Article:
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: Nile Media Debates: Getting Sudan in the Picture

Nile Media Debates: Getting Sudan in the Picture

CAPTION: River Nile is part of the Sudanese culture. Photo by Fredrick Mugira

Friday May 11th, 2018

EMANUELE FANTINI ·
May 3rd, World Press Freedom Day was celebrated all around the world. Two special – and personal – mentions: the first one for my colleague Iginio Gagliardone (University of Wits, Johannesburg), lead researchers with Nicole Streamlau (University of Oxford) and Monroe Price (University of Pennsylvania), of the UNESCO report World Trends in Freedom of Expression and Media Development 2017/2018 launched yesterday at the UN headquarters in New York. With Iginio and a team of researchers from Egypt, Ethiopia and (soon) Sudan, we are studying the role of media in water conflicts and cooperation in the Eastern Nile basin. That’s why the second mention is for Egyptian photojournalist Mahmoud Abu Zeid, also known as Shawkan, who has been awarded the 2018 UNESCO/Guillermo Cano Press Freedom Prize. Shawkan was arrested in 2013, while covering a street demonstration in Cairo, and he currently faces the death penalty. A gloomy recall of how the issue of accurate information on the Nile cannot be disentangled from the broader and more problematic issue of freedom of expression in the Eastern Nile countries.

On April 18, thanks to the great support by the University of Khartoum (Faculty of Economics and Social Sciences, Centre for Diplomatic Studies, and Water Research Centre) as well as by CEDEJ Khartoum, we organised the seminar Media, science and transboundary cooperation in the Nile basinto discuss with Sudanese journalists and researchers the progress of our study and three videos by Water Journalists Africa on Nile media debates in Egypt, Ethiopia and Sudan. Our first analysis of the coverage of Nile related events by the international (The Guardian, Al Jazeera), the Ethiopian and the Egyptian press, seems to indicate that the Nile, and the Grand Ethiopian Renaissance Dam (GERD) are often portrayed as bilateral issues between Ethiopia and Egypt. Sudan is often out of the picture, or hardly mentioned.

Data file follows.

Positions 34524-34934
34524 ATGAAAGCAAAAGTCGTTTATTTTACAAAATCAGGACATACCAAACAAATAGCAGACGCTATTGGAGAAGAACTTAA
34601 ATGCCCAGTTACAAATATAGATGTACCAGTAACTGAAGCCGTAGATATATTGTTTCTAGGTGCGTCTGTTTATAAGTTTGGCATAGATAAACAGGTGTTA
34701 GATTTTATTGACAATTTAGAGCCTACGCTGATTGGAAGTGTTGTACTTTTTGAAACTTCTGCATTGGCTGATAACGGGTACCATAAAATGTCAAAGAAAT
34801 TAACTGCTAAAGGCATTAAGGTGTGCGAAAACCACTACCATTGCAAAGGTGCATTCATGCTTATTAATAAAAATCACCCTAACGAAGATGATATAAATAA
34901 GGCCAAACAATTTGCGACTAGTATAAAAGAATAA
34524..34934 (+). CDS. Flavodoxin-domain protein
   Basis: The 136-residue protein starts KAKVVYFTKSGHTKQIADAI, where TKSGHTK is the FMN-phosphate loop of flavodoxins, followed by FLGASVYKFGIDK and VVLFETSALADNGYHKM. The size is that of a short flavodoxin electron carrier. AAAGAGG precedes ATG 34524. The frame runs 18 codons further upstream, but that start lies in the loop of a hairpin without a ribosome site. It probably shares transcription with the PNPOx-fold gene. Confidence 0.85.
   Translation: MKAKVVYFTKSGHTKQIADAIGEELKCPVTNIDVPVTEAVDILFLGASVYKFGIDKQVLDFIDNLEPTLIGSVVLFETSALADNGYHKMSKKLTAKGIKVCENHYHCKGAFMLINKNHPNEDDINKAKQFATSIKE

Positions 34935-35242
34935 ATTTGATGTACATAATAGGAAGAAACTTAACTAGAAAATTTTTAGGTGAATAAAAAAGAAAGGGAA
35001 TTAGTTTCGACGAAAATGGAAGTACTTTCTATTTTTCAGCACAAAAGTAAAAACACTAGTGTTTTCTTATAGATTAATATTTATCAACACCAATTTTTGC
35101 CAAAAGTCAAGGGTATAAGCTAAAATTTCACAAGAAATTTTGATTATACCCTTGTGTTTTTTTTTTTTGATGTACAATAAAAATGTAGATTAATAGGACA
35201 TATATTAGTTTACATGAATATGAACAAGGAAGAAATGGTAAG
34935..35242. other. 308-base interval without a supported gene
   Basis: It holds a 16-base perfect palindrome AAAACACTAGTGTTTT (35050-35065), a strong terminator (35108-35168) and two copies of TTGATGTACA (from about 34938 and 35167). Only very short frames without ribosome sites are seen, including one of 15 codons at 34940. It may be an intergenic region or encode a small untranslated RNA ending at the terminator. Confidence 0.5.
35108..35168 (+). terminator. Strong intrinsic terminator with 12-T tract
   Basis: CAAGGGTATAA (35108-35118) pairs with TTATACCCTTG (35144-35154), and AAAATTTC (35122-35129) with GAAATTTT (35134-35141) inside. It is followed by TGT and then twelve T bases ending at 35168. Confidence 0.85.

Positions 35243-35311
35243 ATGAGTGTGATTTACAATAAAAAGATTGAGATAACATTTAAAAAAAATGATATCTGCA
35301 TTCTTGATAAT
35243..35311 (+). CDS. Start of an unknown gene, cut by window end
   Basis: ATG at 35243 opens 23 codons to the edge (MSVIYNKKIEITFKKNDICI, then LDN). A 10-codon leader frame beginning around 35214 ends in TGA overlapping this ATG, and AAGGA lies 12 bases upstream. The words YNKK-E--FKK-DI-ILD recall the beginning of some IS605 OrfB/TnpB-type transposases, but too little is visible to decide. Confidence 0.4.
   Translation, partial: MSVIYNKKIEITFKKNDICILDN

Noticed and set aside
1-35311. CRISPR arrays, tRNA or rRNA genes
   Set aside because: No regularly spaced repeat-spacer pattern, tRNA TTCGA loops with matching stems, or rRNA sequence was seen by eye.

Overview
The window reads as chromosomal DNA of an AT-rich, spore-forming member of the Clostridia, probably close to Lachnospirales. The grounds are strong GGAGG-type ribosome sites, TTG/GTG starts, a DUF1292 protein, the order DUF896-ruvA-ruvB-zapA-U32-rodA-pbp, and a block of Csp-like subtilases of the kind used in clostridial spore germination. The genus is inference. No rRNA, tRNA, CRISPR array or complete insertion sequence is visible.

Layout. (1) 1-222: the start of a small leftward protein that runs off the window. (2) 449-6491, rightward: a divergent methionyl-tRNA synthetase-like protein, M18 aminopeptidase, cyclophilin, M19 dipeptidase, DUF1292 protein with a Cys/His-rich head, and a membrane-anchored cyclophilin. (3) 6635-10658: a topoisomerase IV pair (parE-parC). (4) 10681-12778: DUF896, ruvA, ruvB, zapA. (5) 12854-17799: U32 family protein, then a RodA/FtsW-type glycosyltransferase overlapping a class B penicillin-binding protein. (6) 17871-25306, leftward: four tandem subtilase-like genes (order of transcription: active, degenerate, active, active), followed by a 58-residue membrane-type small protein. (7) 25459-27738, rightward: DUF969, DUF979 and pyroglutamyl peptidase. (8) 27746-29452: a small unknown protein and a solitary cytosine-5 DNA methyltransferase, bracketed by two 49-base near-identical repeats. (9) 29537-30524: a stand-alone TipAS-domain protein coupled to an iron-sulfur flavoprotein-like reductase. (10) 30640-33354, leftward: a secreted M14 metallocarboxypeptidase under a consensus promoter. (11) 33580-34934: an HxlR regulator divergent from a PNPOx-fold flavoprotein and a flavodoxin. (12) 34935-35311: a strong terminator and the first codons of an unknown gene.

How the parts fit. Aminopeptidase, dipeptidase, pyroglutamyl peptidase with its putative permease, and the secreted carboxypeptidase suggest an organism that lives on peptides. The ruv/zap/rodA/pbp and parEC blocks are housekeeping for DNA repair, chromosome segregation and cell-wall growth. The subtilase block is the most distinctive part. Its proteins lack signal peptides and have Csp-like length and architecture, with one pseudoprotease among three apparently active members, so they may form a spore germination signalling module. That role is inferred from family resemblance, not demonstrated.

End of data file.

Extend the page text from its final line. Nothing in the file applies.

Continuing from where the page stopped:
But when Sudan is mentioned and acknowledged with an active role in the controversy, the tones of the narratives in the media coverage tend to get less confrontational, with more references to negotiation and potential solutions for cooperation. This is a track that definitely deserves further exploration through a critical discourse analysis of Nile media coverage. But indeed, Khartoum is often portrayed as a potential mediator between Addis Ababa and Cairo, or as the “kingmaker” in a new Nile hydropolitics, shifting from a traditional privileged relation with Egypt towards an alliance with Ethiopia, because of the benefits that Sudan might receive from the GERD in terms of increased control of the Nile floods to harness its irrigation potential.